Words matter. These are the best Mariette Hartley Quotes, and they’re great for sharing with your friends.
Dad was a hunter and had guns in the house all the time.
If I could change two things, it would be my chest.
After I played the frigid doctor on the ‘Peyton Place’ series, all I got for a long while was offers for more frigid doctor parts.
Drinking made me a lot more free sexually; the restrictions were off. I was a compulsive, compliant ‘good girl’ by day and a ‘bad girl’ at night.
I loved the feeling of pressure that you can get in Hollywood.
But I will say that TV was a great education for me. It allowed me to develop techniques for getting the job done. It’s the best training ground since B movies.
It’s much easier to do a TV series because an actress can stay put.
When you sing, you’re releasing so much more than you are when you’re speaking. You risk more as a singer.
I modeled myself after Deborah Kerr for her romantic, untouched quality; Ingrid Bergman for her strength; and Kay Kendall for her wonderful sense of humor.
There are problems in Canada. There is a certain inconsistency in the acting. I don’t mean to sound chauvinistic, but we do have a larger supply of good actors in Hollywood. There are good actors in Canada, but not as wide a choice.
I talk only about my journey because that’s all I know. That’s what the audience always pulls me back to. There’s a hunger out there for the spoken journey, just to share the experience, the strength, the hope.
One of the wonderful things about Shakespeare is that he trusted an audience to move quickly with him. One moment tragedy, the next comedy.
My karma doesn’t seem to be a big screen karma: it’s definitely a little-screen karma.
I’m impulsive, spontaneous; I have a joy in my life today that doesn’t quit.
I’ve been able to survive a lot of things, and I am especially interested in survivor stories.
I got used to certain things that normal kids don’t get used to, like, when my mother went into the kitchen for things other than just cooking. I could hear the bottle open up and I could hear the chugs. Then the next morning, none of it was discussed. You grow up feeling crazy.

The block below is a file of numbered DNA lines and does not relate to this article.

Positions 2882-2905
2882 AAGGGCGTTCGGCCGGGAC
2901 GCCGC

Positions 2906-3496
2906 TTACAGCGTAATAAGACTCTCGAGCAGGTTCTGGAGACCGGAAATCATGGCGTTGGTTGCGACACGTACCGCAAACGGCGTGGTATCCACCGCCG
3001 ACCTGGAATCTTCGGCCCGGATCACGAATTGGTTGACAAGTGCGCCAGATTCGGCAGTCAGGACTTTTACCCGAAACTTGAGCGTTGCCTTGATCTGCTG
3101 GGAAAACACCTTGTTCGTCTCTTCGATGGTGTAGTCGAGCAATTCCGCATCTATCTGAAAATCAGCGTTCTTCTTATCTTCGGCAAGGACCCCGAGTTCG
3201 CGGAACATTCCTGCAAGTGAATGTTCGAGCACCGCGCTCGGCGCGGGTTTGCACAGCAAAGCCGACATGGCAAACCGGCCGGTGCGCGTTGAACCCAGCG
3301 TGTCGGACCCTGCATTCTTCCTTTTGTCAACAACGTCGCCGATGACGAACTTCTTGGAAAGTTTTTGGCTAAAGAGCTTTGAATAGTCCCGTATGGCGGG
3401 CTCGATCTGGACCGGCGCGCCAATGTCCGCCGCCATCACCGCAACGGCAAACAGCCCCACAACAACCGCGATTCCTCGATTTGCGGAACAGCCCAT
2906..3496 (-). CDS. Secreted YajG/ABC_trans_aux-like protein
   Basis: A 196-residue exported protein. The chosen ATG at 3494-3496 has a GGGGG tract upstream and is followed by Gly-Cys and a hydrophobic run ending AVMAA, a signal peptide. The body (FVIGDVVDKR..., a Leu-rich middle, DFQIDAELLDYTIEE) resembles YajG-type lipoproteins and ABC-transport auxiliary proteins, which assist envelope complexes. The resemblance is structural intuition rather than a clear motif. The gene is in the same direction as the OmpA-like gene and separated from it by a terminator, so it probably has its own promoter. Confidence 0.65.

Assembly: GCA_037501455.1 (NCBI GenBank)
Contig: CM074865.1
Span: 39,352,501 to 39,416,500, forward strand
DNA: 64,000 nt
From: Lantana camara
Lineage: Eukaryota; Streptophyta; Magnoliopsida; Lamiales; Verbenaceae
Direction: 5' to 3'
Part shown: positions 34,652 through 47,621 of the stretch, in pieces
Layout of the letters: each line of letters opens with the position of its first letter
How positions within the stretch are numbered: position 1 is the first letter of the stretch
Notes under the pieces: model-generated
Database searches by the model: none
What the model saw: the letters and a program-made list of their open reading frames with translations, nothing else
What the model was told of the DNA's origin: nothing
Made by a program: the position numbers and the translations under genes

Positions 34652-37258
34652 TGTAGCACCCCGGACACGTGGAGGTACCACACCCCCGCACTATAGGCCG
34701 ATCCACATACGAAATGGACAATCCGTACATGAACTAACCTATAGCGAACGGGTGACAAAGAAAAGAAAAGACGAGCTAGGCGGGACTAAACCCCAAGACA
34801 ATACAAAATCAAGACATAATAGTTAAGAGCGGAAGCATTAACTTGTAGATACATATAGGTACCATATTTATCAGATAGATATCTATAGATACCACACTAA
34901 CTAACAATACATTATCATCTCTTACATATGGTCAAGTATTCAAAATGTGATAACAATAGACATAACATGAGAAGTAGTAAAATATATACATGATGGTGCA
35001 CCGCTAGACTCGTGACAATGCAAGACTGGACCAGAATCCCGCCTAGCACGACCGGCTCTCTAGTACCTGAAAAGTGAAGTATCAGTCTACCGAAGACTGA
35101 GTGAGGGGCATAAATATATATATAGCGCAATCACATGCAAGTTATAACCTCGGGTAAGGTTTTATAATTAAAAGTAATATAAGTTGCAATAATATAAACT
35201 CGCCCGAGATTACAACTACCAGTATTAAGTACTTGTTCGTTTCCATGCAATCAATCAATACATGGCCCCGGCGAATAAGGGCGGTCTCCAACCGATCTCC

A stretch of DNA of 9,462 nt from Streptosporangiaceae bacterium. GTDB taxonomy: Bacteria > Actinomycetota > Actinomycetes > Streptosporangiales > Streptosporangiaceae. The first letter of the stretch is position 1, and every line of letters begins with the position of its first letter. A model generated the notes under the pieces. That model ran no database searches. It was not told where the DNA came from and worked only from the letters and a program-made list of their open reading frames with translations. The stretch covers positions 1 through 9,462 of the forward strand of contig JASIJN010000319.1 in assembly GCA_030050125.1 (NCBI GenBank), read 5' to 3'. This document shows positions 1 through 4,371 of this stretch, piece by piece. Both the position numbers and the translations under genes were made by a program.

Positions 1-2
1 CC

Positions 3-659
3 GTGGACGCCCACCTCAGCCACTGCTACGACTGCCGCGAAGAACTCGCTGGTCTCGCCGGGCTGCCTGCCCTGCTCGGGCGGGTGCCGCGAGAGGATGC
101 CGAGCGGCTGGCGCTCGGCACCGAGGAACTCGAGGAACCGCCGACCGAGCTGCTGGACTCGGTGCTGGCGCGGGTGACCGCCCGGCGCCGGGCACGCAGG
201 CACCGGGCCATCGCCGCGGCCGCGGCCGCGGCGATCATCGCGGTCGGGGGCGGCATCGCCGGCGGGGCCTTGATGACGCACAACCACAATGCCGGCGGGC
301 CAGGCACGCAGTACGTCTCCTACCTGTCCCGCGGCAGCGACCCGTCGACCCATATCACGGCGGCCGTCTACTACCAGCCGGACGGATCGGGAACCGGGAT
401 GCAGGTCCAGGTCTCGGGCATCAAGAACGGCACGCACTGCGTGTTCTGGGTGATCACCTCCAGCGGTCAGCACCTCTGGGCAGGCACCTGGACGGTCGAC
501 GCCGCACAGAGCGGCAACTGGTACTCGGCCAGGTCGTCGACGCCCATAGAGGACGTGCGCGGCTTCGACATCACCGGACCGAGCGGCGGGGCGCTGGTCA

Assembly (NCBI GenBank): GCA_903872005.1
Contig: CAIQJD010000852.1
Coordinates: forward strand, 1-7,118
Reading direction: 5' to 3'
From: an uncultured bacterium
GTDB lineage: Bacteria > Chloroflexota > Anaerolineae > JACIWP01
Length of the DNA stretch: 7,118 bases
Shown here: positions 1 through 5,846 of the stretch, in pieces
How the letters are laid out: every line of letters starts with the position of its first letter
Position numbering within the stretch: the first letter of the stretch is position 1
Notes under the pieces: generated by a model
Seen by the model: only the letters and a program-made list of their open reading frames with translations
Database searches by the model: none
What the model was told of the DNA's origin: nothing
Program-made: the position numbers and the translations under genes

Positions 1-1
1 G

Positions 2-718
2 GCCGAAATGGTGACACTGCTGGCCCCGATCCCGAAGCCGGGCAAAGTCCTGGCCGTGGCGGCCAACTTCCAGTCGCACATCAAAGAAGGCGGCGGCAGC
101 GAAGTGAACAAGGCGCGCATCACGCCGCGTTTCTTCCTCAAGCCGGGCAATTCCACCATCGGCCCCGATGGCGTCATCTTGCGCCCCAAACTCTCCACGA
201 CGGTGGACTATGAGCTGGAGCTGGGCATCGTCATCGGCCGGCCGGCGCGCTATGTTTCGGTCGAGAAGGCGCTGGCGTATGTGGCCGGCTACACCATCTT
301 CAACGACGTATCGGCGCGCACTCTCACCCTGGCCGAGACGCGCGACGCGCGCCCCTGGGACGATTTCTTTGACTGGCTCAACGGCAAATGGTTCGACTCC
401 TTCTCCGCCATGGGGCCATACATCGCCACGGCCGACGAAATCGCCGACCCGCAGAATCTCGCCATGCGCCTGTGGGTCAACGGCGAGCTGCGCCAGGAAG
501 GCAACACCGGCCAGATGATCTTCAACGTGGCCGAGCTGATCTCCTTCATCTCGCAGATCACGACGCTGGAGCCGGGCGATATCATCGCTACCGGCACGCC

During the years I was growing up, I was trying very hard to be a regular person.
I’ve never done a musical before. I’ve sung, off and on, all of my life. But I have never, ever done a musical.
I think I know what middle America enjoys seeing.
I’ve never had a homosexual or bisexual experience, but it doesn’t make me uncomfortable to dip into those feelings. I think a lot of women have those feelings without acting on them.
What took some time for me to figure out was how to have a life outside my career, to find a way to be inclusive rather than exclusive. It came only after years of psychotherapy and deep soul-searching.
I’m a firm believer in therapy.
My father was a farm boy who never learned to be holding and supportive.
Bipolar disorder is something that is mine. And it is very difficult to talk about it.
I had married, had a child. I was content to stay at home. I had let go of the fantasy of stardom.
What people don’t realize is that I’ve been trying to get to Bethlehem since I was four years old. By that, I mean I’ve been trying to attain perfection since I was kid. And it took me more than 40 years to learn that it wasn’t going to happen.
I don’t even consider it therapy anymore. I consider it availing myself of a guide.
I enjoy live television a lot, but I’m not crazy about the hours.